the gene separated from the bacteria fairly easily
plasmids may then be taken up by other bacteria or …
Restriction Enzymes Cut DNA at Specific
(EcoRI) binds to
the GAATTC sequence and cuts the DNA,
creating DNA fragments with “sticky ends.”
Cutting Two Pieces of DNA with the Same Restriction
Enzyme Allows the Pieces to Be Joined Together
Cut both with the same restriction enzyme.
gene and plasmid; add
DNA ligase to seal DNA.
By manipulating the plasmids and bacteria appropriately,
biotechnologists can isolate and grow only the bacteria with the
T i p l a s m i d
t u m o r
i n d u c i n g p l a s m i d
的 縮 寫 ， 這 是 一 種
土 壤 瘤 痂 桿 菌 中 特 有 的 細 菌 性 質 體 ， 其 上 有 特 殊 的 致 病 基 因 ，
可 藉 由 細 菌 感 染 而 進 入 植 物 細 胞 ， 造 成 植 物 的 腫 瘤 生 成 。
投 影 片
Plasmids Are Used to Insert the Bt Gene Into a Plant
Infect plant cell with transgenic bacterium.
which can infect many
gene into plant chromosome.
Every time that plant cell divides, it replicates the Ti plasmid
all of its daughter cells inherit the Ti DNA and
carry the Bt gene
Appropriate hormonal treatments
stimulate the transgenic plant
cells to divide and differentiate into entire plants.
13.4.2 Genetically Modified Plants May Be Used
to Produce Medicines
A plant could be engineered to produce harmless proteins that
are normally found in disease
causing bacteria or viruses.
against diseases, such that p
otatoes have been
engineered to produce harmless hepatitis B virus and
proteins, stimulating an immune response when eaten
Plants could be engineered to produce
conferring passive immunity to microbial infection merely by
eating the plant
13.4.3 Genetically Modified Animals May Be Useful
in Agriculture and Medicine
) animals can be engineered
by incorporating genes into chromosomes of a fertilized egg
Healthy transgenic animals are difficult to engineer
Growth hormone genes have been inserted into
pigs and fish species but some abnormalities
have been observed
Animals like sheep might be engineered to produce
medically important proteins in their milk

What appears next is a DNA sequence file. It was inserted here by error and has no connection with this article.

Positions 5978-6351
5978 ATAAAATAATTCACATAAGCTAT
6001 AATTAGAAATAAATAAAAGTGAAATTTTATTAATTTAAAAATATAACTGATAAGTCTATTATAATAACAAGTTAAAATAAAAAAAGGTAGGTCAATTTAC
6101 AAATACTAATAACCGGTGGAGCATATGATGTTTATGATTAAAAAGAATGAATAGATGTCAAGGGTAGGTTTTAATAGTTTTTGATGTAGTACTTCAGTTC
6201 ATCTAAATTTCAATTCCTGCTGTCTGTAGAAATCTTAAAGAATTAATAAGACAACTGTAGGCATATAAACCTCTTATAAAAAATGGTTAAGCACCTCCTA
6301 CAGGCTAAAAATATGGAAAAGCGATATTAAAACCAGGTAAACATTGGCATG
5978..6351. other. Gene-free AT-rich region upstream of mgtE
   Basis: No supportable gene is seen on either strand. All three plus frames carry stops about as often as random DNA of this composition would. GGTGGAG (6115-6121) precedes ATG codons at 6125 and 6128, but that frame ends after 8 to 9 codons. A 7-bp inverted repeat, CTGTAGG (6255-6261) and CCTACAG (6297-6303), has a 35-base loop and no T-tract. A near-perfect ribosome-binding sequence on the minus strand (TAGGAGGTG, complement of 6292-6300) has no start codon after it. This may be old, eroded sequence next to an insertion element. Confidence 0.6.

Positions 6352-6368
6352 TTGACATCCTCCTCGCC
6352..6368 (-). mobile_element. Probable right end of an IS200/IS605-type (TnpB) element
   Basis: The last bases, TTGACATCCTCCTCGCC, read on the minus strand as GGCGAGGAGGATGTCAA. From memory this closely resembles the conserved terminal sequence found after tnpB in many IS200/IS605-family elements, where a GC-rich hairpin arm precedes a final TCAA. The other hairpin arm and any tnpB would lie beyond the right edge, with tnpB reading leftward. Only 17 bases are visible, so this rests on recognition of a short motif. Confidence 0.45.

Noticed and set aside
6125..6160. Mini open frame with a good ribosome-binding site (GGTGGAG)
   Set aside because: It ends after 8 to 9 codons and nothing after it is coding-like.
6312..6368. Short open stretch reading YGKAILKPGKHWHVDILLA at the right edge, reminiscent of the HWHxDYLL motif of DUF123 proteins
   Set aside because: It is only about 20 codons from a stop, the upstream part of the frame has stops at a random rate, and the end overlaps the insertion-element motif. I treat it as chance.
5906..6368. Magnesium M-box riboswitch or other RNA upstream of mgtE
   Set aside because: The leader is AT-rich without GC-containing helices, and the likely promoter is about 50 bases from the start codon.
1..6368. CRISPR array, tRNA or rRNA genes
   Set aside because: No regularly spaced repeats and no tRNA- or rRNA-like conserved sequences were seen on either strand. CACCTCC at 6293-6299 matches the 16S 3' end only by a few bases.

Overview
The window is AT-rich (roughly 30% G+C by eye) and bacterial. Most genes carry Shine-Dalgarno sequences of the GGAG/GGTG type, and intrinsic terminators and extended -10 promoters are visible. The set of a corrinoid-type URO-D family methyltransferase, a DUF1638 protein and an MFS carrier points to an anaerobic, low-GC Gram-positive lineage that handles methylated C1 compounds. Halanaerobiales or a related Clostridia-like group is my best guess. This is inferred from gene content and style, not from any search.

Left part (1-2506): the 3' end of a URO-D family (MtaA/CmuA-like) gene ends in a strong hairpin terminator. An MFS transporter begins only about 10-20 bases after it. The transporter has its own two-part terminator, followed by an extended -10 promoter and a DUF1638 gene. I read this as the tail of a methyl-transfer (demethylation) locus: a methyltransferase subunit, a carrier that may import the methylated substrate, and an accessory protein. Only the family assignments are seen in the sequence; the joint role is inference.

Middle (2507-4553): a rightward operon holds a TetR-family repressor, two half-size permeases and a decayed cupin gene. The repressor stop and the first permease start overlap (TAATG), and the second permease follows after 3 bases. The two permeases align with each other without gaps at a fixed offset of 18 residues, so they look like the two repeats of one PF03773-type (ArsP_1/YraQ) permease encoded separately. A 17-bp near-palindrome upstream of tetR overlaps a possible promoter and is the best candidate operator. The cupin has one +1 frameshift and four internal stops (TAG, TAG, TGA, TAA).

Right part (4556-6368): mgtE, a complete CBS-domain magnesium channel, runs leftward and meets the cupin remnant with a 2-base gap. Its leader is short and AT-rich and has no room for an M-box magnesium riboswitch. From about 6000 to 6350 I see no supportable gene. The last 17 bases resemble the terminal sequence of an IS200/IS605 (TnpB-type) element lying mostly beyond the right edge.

Resistance against pathogens
13.5 Biotechnology and the Human
Human genome contains ~25,000 genes
New genes, including many disease
genes have been discovered
Has determined the nucleotide sequence of all
the DNA in our entire set of genes, called the
The genes comprise 2% of all the DNA
Many genes were discovered whose functions
are completely unknown.
Allows biologists to predict the AA sequences of
the proteins…comparing those well known
Improved diagnosis, treatment and cures of
genetic disorders or predispositions
Comparison of our genome to those of other
species will clarify the genetic differences that
help to make us human
Help us to appreciate our place in the evolution
of life on Earth
13.6 How Is Biotechnology Used for
Medical Diagnosis and Treatment?
13.6.1 DNA Technology Can Be Used to
Diagnose Inherited Disorders
Defective alleles differ from normal,
functional alleles because of differences in
A particular restriction enzyme may cut two different
alleles of a gene differently
Differences in nucleotide sequence within genes
produces different numbers of cutting sites and
different lengths of fragments
Differences in restriction enzyme fragments between
genes are known as
restriction fragment length
RFLP differences are revealed in gel electrophoresis
May Cut Different Alleles of a
Gene at Different Locations
Why is this used?
If different people have different RFLPs, this can be
used to identify DNA samples
With diligent research and a little luck, m
important alleles can sometimes be identified by
differences in the lengths of the restriction fragments
produced by cutting with a specific RE.